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SHREDDING THE RECORD
Manteca event draws record participants
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Manteca solid waste division workers unload boxes of documents Saturday during the free Shred It event.

Manteca residents and businesses took advantage of a rarity among municipal services — free shredding of sensitive documents that can be used by identity thieves — for the 30th time in 15 years as they filled more than four large Shred It trucks on Saturday.
A record 650 plus vehicles dropped off boxes and bags of documents at the Wetmore Street Solid Waste yard. The amount of e-waste recycled also hit a new mark as more than three bins were filled.
The successful Manteca endeavor was monitored for the first hour by City of Stockton representatives who are considering a similar offering for their residents. Solid Waste Superintendent Rexie LeStrange said 200 vehicles passed through the line in the first hour.
“We’re not aware of any other city that offers free shredding days for their residents,” LeStrange said. “The ones that do charge $5 a box and they don’t get nearly as big of a turnout.”
The endeavor was launched 15 years ago as a crime prevention measure by the Manteca Police Department working in concert with the Solid Waste Division.
Detectives noted a growing number of ID theft cases involved suspects who had bought trash bags of pilloried information gleaned from blue recycling  carts set out for collection. Documents such as cancelled checks, billing statements, old tax forms, and even magazine labels and other mail that simply has a name and an address were being used to steal identities.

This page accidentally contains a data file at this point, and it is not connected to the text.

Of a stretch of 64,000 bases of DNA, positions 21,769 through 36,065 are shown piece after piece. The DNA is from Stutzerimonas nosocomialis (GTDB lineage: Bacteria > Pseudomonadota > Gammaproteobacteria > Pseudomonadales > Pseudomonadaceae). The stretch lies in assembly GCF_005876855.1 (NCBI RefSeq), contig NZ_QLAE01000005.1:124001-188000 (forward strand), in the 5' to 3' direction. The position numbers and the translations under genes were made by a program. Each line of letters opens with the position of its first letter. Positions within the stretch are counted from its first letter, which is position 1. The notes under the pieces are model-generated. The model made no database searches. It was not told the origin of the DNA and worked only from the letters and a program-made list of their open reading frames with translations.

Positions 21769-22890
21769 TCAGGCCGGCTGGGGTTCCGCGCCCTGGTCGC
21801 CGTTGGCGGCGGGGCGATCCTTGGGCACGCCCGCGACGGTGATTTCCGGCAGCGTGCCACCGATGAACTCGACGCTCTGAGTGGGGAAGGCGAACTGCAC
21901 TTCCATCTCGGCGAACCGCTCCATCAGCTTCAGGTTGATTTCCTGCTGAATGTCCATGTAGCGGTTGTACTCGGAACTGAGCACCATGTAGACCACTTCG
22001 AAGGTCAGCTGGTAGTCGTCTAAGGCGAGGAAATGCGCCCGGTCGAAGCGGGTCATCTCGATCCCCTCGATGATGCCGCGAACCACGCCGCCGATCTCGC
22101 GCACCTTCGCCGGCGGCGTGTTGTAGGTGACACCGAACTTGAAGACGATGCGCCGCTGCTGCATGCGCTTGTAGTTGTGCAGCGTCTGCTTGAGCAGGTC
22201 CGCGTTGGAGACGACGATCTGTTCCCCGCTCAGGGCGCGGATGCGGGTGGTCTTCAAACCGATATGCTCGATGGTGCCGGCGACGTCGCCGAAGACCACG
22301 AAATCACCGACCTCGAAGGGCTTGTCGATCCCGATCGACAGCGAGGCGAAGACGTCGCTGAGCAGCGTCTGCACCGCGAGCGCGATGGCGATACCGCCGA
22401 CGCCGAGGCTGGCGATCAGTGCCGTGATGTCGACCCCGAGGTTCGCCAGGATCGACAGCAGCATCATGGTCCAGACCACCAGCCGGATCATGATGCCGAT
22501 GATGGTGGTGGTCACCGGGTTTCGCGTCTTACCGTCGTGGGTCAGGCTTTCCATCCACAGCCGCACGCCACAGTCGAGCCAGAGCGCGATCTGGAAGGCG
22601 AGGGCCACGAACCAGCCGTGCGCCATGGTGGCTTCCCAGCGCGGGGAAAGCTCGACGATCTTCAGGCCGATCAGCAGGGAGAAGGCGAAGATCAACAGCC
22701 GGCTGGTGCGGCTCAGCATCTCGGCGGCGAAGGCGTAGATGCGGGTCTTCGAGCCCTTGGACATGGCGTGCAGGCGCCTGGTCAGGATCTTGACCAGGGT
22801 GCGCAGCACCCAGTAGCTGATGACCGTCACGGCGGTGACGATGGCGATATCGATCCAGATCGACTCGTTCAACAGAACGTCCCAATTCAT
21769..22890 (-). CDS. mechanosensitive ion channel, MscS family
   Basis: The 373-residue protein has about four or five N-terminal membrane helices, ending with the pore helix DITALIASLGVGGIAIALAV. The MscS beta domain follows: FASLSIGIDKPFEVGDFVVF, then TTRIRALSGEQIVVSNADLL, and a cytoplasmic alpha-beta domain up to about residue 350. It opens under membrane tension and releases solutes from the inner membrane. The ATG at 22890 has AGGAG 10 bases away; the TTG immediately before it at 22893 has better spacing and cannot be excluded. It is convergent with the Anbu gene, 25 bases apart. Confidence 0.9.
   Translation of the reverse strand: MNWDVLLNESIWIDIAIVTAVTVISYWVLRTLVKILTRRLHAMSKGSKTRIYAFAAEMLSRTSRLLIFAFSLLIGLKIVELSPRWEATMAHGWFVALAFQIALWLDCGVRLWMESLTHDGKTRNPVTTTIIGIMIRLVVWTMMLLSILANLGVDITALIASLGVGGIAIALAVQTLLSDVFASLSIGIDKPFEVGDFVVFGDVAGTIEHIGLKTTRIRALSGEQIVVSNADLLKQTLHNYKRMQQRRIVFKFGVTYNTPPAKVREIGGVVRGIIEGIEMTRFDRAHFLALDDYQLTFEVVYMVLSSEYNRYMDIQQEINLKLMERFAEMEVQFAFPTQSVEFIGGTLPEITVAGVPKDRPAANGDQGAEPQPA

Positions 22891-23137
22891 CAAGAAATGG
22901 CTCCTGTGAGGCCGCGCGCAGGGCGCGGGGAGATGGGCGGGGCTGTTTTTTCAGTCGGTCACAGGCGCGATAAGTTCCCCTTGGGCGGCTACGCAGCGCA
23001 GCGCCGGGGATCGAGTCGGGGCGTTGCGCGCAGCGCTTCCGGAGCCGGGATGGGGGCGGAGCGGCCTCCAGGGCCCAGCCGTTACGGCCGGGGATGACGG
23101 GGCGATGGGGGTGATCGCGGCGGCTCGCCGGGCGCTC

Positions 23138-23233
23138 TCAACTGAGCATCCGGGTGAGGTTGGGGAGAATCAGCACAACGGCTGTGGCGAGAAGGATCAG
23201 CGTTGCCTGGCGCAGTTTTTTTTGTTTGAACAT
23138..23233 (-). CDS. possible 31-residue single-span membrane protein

Paperwork stolen from blue carts still plays a significant role in ID theft today as does the stealing of mail. Police earlier this year said criminals often pay $25 for a bag of such material making household and business documents that are tossed potential source of money for drug users and unscrupulous homeless people who rifle through carts and dumpsters.
Once carts with recyclables are placed on the street for collection they are the property of the city and stealing items is a crime. However, it’s a law extremely hard to enforce which is why police came up with the free shred-it event. The first one was conducted on a National Night Out in conjunction with the Manteca Chamber of Commerce’s weekly farmers’ market at Library Park.
The costs for staging the Shred It events are covered by solid waste fees paid each month by residents and businesses.
LeStrange noted the city has other free recycling services available.
uElectronic waste such as TVs, computers, printers, microwaves, phones and such can be dropped off Monday through Friday from 6 a.m. to 2 p.m. at the Solid Waste Division office on Wetmore Street across from the water tower.
uMedical sharps as well as used batteries are also accepted at the Solid Waste Division office.
Used light bulbs can be taken to the Manteca Home Depot store.
As for unwanted or expired medication, if you are unable to take them to the police department’s scheduled collections, LeStrange noted there is another safe way of disposing of them.
She said take a zip lock plastic bag, empty pills into the bag, pour in either milk or kitty litter, then smash the contents until it turns into a paste.
The zip lock bag of paste can then be tossed into the garbage.
It is illegal to flush prescriptions and over the counter drugs down the toilet or simply throw them into a garbage can.
 
To contact Dennis Wyatt, email dwyatt@mantecabulletin.com